Success and failure: CX at ATL

Customer experience isn’t just online—it’s everywhere, and it’s influencing my purchases.  

Since late last year, I’ve been entrenched in a multi-year project that is all about improving online customer experience (CX) for one of my clients. Before then, I associated most all things “X” (CX, UX) with technology, but that’s really only one form of experience delivery.

I just made a trip to Atlanta to visit this particular client and found myself immersed in customer experiences along my journey. Each of these touchpoints influences my feelings about the airport, the airline and the car rental company, and whether I’ll do business with them again.

Your customers are evaluating their experience with you in much the same way, so it’s worth paying attention—and making changes as needed.

  • Navigating the airport (SUCCESS). It’s pretty amazing to me that at (almost) every step of the way, someone had considered what I might want or need at a particular moment and place, and provided the information required for me to satisfy that need. I was able to navigate inside, outside and in-between unfamiliar buildings at Atlanta Hartsfield on foot and by train with almost zero assistance.

  • Passing security (SUCCESS AND FAILURE). There was a teensy fail with ATL’s signage at security. In the proliferation of expedited designations (priority, TSA pre-check and now Clear) the general boarding designation was lost in the shuffle (I mean literally pointed off in a direction with no end in sight, nor any security checkpoint in view). The win, however, is the digital reader board that posts the estimated wait time required to pass through the checkpoint. This significantly reduced my anxiety when I saw the long line ahead, and I’m guessing results in fewer passengers getting snippy with TSA agents. ATL is also the first airport I’ve seen to use a conveyer system to deliver empty bins to passengers underneath the loading table, and batch a group of 4-5 passengers’ belongings through in one fell swoop. Brilliant!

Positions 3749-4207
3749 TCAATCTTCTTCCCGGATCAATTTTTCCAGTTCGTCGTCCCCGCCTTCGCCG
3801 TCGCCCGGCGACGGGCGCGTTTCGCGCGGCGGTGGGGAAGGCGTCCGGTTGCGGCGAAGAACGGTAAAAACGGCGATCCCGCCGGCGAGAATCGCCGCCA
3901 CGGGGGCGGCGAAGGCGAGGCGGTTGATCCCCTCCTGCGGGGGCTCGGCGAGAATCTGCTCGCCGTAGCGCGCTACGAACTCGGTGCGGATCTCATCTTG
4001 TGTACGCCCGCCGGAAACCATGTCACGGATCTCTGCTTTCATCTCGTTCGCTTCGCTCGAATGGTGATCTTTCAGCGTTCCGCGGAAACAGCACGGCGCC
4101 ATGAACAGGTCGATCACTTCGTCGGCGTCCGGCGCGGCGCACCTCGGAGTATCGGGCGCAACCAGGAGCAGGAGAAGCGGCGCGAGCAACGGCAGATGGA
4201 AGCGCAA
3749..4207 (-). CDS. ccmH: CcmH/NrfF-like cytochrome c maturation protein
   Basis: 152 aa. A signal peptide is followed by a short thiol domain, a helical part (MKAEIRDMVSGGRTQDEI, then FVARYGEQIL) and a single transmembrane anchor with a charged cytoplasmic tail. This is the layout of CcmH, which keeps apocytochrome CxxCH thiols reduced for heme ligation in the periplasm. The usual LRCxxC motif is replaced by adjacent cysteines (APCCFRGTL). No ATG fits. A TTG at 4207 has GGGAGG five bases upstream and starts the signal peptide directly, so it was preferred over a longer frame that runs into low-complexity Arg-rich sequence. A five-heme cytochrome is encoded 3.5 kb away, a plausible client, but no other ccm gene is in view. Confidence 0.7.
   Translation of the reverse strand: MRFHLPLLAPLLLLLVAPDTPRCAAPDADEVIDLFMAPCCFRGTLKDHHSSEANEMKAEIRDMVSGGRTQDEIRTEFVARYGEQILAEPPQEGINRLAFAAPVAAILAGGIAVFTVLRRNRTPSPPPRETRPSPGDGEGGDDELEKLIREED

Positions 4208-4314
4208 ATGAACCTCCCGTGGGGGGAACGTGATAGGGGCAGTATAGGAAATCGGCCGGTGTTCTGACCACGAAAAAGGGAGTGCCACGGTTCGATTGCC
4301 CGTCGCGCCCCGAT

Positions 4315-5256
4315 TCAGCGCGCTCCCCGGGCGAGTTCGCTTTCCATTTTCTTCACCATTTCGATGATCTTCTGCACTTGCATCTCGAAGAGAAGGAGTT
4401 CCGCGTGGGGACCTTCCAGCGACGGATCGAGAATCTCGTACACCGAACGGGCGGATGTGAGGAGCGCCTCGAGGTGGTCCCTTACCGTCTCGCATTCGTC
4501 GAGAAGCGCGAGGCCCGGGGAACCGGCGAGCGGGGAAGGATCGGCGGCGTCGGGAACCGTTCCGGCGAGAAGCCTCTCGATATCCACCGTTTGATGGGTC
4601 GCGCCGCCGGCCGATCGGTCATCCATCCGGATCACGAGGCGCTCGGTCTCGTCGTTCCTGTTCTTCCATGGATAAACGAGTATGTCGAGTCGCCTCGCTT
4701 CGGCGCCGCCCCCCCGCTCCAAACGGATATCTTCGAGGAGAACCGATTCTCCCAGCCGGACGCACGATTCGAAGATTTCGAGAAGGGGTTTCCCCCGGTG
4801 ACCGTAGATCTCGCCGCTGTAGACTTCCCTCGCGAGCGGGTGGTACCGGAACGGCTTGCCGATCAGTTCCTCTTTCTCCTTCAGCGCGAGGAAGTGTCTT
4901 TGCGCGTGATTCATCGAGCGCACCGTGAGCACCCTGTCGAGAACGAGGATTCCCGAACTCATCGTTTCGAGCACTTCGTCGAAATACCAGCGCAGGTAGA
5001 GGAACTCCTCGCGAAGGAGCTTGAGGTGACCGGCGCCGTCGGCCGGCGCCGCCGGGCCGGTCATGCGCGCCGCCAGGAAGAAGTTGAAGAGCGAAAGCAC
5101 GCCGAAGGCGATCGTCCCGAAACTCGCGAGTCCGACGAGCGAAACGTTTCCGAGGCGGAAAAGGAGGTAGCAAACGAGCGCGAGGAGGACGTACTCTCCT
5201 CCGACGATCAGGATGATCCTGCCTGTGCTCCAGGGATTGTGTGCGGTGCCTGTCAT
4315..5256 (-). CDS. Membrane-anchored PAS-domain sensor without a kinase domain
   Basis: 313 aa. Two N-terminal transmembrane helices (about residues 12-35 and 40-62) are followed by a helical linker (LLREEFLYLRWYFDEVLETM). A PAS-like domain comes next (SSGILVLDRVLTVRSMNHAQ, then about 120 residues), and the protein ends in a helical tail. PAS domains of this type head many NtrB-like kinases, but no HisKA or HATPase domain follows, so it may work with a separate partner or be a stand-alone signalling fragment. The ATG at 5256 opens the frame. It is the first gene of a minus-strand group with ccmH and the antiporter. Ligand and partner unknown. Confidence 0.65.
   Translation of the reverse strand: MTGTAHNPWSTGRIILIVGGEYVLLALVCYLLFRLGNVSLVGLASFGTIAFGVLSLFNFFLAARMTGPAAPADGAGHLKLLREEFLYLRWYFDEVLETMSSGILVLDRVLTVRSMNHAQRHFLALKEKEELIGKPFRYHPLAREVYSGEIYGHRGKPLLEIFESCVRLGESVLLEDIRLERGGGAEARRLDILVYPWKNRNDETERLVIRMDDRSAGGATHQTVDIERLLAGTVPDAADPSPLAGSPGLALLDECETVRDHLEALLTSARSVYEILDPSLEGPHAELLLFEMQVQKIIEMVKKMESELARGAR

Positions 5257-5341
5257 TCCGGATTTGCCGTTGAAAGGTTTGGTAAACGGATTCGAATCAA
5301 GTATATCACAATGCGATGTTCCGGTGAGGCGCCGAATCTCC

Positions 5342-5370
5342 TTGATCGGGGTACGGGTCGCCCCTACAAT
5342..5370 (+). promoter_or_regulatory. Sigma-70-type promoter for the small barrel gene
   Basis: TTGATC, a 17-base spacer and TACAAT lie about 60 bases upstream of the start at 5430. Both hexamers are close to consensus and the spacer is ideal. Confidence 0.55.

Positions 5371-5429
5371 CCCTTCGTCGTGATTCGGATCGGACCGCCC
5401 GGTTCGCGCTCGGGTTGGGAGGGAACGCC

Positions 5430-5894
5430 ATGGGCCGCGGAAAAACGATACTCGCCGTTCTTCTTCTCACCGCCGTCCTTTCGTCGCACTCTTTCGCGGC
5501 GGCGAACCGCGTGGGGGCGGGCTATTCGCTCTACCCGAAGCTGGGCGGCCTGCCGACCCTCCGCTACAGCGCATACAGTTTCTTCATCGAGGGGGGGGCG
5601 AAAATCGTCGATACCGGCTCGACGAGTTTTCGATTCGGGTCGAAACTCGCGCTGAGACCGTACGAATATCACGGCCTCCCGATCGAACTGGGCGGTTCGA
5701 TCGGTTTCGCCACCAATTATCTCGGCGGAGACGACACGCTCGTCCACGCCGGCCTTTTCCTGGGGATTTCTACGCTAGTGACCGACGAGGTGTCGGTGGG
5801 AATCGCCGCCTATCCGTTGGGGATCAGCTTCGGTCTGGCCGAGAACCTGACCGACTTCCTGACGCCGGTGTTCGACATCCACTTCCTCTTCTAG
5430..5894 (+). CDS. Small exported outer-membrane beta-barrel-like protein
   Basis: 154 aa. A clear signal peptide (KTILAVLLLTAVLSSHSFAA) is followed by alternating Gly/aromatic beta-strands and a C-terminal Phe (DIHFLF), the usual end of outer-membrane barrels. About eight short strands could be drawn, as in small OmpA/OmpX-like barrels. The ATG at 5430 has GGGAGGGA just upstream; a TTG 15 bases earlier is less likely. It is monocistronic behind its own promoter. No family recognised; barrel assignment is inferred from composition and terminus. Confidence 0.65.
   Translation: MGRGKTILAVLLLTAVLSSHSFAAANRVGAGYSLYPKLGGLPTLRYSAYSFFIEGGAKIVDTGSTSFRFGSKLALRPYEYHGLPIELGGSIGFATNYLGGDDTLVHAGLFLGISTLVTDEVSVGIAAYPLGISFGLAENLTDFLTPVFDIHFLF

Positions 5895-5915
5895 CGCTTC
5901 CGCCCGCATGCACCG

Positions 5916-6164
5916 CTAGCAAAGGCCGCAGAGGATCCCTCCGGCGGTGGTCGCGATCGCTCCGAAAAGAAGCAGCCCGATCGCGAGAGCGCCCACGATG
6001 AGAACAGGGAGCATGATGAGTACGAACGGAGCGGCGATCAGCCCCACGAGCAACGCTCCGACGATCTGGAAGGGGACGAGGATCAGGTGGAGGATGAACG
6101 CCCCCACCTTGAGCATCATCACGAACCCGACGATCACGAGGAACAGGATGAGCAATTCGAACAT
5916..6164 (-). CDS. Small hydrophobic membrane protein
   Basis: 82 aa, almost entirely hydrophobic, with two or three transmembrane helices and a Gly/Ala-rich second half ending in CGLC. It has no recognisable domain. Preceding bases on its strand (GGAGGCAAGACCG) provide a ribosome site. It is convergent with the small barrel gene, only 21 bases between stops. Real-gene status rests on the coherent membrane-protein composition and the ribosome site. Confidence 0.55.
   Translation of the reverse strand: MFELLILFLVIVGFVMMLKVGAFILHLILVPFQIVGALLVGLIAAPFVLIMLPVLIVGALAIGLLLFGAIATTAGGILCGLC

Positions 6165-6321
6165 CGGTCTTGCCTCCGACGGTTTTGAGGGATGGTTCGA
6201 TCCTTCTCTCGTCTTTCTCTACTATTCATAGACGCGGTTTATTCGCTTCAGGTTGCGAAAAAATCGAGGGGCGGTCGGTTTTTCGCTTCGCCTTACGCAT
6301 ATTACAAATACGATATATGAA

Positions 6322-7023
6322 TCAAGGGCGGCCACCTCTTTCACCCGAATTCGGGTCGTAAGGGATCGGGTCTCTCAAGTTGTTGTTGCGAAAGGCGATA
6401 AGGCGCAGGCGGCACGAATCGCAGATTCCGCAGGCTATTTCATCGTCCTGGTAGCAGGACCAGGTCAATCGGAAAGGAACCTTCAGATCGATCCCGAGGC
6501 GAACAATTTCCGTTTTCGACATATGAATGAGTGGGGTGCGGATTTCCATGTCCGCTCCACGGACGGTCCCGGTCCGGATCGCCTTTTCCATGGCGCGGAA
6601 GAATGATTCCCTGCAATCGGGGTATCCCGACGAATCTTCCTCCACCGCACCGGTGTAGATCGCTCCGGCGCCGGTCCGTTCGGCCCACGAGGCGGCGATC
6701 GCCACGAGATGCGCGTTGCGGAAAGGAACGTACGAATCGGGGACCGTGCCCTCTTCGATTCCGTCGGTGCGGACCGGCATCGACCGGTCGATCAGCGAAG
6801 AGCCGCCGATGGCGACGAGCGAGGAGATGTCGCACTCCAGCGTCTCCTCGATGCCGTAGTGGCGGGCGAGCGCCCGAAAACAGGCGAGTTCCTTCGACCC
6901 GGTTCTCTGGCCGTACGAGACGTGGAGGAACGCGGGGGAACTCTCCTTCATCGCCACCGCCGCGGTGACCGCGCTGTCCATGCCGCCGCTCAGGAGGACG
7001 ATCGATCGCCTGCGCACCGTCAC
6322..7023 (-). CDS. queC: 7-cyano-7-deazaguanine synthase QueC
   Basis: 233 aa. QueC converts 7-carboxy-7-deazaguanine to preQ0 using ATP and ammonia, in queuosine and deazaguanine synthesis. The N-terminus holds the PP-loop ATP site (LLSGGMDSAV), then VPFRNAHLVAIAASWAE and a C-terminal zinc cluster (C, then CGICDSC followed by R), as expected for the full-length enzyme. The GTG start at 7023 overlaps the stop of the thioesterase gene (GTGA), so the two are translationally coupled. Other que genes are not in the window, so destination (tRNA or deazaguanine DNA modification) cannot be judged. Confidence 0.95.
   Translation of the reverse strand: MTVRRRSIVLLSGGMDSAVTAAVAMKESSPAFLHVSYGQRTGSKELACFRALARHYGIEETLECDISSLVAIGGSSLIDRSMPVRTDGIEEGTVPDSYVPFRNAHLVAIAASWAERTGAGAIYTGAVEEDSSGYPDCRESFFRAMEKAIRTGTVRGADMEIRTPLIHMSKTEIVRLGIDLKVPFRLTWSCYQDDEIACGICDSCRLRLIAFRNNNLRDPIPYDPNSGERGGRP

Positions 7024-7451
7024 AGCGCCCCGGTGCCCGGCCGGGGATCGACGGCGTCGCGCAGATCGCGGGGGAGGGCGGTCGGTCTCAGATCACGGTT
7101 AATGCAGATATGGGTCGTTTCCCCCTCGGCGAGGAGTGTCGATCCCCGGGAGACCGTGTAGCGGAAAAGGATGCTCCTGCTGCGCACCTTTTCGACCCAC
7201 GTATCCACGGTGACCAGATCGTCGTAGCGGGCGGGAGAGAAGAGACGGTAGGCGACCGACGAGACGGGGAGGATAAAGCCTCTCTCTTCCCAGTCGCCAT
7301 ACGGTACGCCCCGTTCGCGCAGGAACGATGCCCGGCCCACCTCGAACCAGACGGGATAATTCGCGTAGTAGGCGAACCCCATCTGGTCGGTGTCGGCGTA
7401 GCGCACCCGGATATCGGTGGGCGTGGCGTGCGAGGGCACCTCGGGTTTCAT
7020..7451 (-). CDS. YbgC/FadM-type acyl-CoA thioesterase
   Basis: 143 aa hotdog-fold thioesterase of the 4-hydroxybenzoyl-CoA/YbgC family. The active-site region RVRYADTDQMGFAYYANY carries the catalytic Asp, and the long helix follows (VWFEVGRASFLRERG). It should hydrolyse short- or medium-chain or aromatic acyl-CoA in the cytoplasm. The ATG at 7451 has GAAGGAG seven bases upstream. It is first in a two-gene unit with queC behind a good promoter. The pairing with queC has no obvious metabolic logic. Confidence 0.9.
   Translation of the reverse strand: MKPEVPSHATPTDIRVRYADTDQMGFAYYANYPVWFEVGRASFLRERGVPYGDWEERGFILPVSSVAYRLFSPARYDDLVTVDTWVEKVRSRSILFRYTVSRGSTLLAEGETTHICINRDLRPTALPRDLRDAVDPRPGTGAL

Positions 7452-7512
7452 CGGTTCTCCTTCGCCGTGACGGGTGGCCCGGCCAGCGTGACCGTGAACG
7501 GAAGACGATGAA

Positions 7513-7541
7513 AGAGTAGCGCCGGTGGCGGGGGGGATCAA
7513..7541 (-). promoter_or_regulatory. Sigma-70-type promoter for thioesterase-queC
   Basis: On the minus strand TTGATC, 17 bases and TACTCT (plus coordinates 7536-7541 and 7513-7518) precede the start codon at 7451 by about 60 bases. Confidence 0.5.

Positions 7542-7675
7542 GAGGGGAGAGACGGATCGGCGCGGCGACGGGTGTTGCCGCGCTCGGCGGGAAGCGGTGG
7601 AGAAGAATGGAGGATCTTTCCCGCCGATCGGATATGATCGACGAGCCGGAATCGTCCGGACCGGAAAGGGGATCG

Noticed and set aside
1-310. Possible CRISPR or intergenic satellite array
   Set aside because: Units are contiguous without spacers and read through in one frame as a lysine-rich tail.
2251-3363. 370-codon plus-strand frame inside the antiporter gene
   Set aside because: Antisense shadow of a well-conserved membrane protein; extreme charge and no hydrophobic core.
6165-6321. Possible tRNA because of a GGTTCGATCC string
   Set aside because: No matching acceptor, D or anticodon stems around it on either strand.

• Schlepping bags (SUCCESS). As I was waiting on the jetway to board the plane from Portland to Atlanta, I received a notification from the Delta app that my bag has just been loaded on (wait for it…) the SAME plane! My anxiety plummeted with the knowledge I would have clean underwear for the next three days. And at baggage claim, the Delta app alerted me that my bag was ready to be picked up JUST as it emerged on the belt. Well played, Delta. Well played.

  • Getting some wheels (FAILURE). I rented a car from Payless, one of the lower-end companies. The desk staff was great, and the onsite staff was friendly enough, but the shack in the parking garage was kind of shabby (I felt like I was on the set of Barney Miller, circa 1979). No one inspected the car with me for existing damage, and I had to use the key fob to find the car in the lot because the markings on the spaces were worn to the point of illegibility. And when I returned the car, there was no sign to tell me what aisle to go down or where to leave the car. I parked in the middle of an aisle behind some other lost soul’s vehicle that was obscuring the one itty bitty sign that read “Payless Return.” No one met me at the return to check anything or collect anything, so I went back to the shack to return the keys and received an “estimated charge” document, which also makes me a little nervous. Can’t wait to see what the going rate is for a few scrapes on the ol’ bumper (they were there when I picked up the car, I swear)!

  • Expensing it all (FAILURE). Rather than saving receipts for everything, I use the AMEX website to produce proof of purchase for most of my expenses. This works alright until the charges from your flight home (namely seat upgrades and baggage fees) don’t post to your account for a few days. I thought to myself, “Surely the Delta app will have a record of those fees so I could submit my expenses and be done with it,” but alas, that capability either doesn’t exist or I couldn’t find it. Either way, that’s a miss in my book.  

The upshot

I feel pretty good about flying in and out of ATL (and unless my client leaves the area, I don’t really have a choice on that one). I feel pretty good about Delta, too. They have some room to improve but judging by the profane password I selected when I first signed up for Skymiles a few years back, they’ve come a long way. As for the car rental company—I may or may not be back. It all depends on how close the final charge comes to the estimate they provided when I returned the car (and whether or not they attribute that awesome paint damage on the bumper to yours truly).   

The takeaway

Little of this travel experience has anything to do with technology, and EVERYTHING to do with someone having the foresight to consider what I wanted or needed at a particular moment in my journey. THAT’S customer experience. And THAT’S something every business needs to consider.

Want to know if the experience you’re delivering meets the wants and needs of your customers? Through research, one-on-one interviews and an objective third-party perspective, I can help you identify the hits and misses, close the gaps between expectation and delivery, and keep your customers coming back for more—online or off. 

Let’s talk.

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